Choosing a Computer

I've told you that almost any computer ”even an older one ”can be used to get on the Internet, and that's true. But to take full advantage of what the Internet offers, you need a top-of-the-line computer, or pretty close to it.

You see, some Internet tasks , such as email, demand little processing power from a computer and don't require a really fast Internet connection; they're neither processor-intensive nor communications-intensive. However, the main thing most newcomers to the Net want is access to the Web, and browsing the Web is just about the most processor-intensive, communications- intensive thing a computer can do.

To take full advantage of the Web, a computer must be able to display and play the multimedia content ”graphics, animation, video, and sound ”that's increasingly built in to Web pages. Such tasks require a fast processor and plenty of memory. In fact, a Web browser capable of supporting this multimedia is about the most demanding application you can put on a PC or Mac, requiring more processing power and memory than any word processor or spreadsheet on the market.

In addition to the multimedia, more and more Web pages feature programs (more about that later) that enable all sorts of advanced Web activities (see Figure 2.1). To run the programs in Web pages, your computer must use a fast 32-bit processor (such as a Pentium or better) and operating system (such as Windows 98/Me, 2000, or XP), which have been available in PCs and Macs for only the last few years . As a rule, a PC that cannot run Windows 95 or higher, and a Mac that cannot run System 7.5 or higher, cannot run Java programs or the browsers that support the programs.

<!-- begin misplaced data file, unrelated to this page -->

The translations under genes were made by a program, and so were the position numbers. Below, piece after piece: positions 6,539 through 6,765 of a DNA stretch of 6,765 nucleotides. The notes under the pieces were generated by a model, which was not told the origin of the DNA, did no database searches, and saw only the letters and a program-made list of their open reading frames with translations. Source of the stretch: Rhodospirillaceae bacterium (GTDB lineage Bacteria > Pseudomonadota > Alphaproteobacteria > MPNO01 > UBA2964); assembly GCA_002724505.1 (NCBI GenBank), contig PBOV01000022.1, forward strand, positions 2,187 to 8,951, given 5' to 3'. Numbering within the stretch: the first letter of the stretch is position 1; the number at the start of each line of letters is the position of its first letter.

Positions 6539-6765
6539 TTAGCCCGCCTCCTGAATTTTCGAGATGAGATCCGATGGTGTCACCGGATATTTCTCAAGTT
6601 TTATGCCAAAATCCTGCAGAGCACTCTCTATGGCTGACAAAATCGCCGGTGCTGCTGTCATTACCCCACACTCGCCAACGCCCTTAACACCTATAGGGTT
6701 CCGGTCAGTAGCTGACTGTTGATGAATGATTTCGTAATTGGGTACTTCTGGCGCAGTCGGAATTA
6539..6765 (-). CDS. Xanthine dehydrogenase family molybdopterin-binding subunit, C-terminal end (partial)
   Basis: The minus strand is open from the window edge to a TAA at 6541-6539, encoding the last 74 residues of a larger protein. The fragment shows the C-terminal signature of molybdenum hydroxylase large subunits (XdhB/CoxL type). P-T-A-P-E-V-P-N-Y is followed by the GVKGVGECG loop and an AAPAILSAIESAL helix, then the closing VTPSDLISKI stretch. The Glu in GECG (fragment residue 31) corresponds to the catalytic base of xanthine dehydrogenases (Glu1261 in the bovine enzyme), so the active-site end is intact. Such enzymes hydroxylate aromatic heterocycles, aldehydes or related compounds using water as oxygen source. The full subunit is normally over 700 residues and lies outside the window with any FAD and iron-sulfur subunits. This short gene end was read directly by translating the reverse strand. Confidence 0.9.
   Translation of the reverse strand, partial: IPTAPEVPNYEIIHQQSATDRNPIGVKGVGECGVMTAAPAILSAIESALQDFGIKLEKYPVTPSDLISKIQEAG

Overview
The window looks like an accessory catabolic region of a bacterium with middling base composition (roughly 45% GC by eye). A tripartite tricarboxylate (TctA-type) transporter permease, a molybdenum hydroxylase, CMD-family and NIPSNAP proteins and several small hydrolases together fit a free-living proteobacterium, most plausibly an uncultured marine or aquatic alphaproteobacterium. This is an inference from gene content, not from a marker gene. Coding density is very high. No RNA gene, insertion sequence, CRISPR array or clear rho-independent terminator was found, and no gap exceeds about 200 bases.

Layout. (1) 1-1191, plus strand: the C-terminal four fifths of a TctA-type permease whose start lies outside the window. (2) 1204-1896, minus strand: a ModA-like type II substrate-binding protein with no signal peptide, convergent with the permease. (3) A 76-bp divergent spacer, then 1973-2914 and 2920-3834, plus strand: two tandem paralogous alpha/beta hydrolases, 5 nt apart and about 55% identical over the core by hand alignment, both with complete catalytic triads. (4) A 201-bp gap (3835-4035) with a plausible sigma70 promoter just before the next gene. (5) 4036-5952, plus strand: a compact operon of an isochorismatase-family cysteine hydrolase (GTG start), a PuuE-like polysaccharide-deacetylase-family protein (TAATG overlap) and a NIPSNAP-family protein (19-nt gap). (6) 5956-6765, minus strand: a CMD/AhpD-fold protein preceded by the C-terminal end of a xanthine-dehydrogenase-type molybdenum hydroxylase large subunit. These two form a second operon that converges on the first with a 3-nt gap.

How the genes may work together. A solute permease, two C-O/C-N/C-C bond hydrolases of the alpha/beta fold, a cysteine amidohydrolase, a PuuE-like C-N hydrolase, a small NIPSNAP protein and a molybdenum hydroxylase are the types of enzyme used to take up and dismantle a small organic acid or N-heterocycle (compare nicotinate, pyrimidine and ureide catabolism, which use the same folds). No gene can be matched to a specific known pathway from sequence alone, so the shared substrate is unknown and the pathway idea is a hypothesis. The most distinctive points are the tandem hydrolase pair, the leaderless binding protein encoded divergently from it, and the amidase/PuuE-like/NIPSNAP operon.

Figure 2.1. To enjoy the multimedia and Java content built in to many Web pages today, you need a powerful, well-equipped computer and a fast modem.



Java is a programming language specially designed for use in computer networks, such as the Internet. On the Web, programmers add Java programs to Web pages to enable the page to do stuff it couldn't do otherwise , such as collect and process order information for an online store or make images dance around the page. Java makes the Web more powerful and interactive, but also more complex and demanding.


What about notebooks and other portable computers? No problem. Notebook PCs, Mac notebooks , and other portables make perfectly good Internet computers, as long as they meet the same general requirements (processor, modem speed, and so on) that a desktop computer must meet, as described later in this chapter.

Note, however, that a portable computer always costs much more than a desktop computer with the same specifications. Also, some portables with otherwise acceptable specifications might have screens that are too small for comfortable Web browsing; any screen that measures less than 12 inches diagonally is probably too small, unless you have really, really, really good glasses .

Any size screen is fine, however, for email and other text-based, off-the-Web Internet activities. That's especially handy when you use a handheld PC or "palmtop" computer to access the Net on the go.

Finally, newer , more powerful computers are required to run the newest, most advanced operating systems, such as Windows XP on the PC or OS X on the Macintosh. These operating systems have been designed with the Internet in mind, making setting up your computer for the Net much quicker and easier.

Again, you can get a lot out of the Internet on a less capable computer ”you just won't see or hear what your computer can't handle. But the bottom line is this: Most of the exciting innovations on the Internet, now and in the future, are designed for use by the newest, most powerful computers. So if you're shopping, aim high. And if you're standing pat now with an older machine, forge ahead with the understanding that your Internet experience is not going to be all that it might be.

A PC for the Internet

To make the most of today's Internet, the minimum reasonable PC would be equipped as follows :